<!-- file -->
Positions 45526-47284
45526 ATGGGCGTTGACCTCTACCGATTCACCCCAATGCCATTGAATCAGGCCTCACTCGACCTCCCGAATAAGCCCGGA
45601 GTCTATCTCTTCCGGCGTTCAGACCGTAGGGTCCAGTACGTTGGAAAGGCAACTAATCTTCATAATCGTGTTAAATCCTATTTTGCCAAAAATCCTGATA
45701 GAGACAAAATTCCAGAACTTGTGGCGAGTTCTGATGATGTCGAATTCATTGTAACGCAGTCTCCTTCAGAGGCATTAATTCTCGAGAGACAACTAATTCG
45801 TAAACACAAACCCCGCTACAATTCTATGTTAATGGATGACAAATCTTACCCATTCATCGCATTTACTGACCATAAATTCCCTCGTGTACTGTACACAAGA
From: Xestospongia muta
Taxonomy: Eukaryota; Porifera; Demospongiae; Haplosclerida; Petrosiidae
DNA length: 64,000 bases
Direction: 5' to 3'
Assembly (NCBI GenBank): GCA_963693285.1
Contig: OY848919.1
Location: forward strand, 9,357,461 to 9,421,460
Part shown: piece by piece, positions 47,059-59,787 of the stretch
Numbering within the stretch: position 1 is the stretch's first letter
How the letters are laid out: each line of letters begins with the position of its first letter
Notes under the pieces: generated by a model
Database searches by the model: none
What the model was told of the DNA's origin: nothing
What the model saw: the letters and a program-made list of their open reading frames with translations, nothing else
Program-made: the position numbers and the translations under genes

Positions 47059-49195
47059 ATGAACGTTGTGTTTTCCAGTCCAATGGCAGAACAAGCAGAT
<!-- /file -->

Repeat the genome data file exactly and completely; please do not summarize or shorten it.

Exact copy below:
Positions 45526-47284
45526 ATGGGCGTTGACCTCTACCGATTCACCCCAATGCCATTGAATCAGGCCTCACTCGACCTCCCGAATAAGCCCGGA
45601 GTCTATCTCTTCCGGCGTTCAGACCGTAGGGTCCAGTACGTTGGAAAGGCAACTAATCTTCATAATCGTGTTAAATCCTATTTTGCCAAAAATCCTGATA
45701 GAGACAAAATTCCAGAACTTGTGGCGAGTTCTGATGATGTCGAATTCATTGTAACGCAGTCTCCTTCAGAGGCATTAATTCTCGAGAGACAACTAATTCG
45801 TAAACACAAACCCCGCTACAATTCTATGTTAATGGATGACAAATCTTACCCATTCATCGCATTTACTGACCATAAATTCCCTCGTGTACTGTACACAAGA
From: Xestospongia muta
Taxonomy: Eukaryota; Porifera; Demospongiae; Haplosclerida; Petrosiidae
DNA length: 64,000 bases
Direction: 5' to 3'
Assembly (NCBI GenBank): GCA_963693285.1
Contig: OY848919.1
Location: forward strand, 9,357,461 to 9,421,460
Part shown: piece by piece, positions 47,059-59,787 of the stretch
Numbering within the stretch: position 1 is the stretch's first letter
How the letters are laid out: each line of letters begins with the position of its first letter
Notes under the pieces: generated by a model
Database searches by the model: none
What the model was told of the DNA's origin: nothing
What the model saw: the letters and a program-made list of their open reading frames with translations, nothing else
Program-made: the position numbers and the translations under genes

Positions 47059-49195
47059 ATGAACGTTGTGTTTTCCAGTCCAATGGCAGAACAAGCAGAT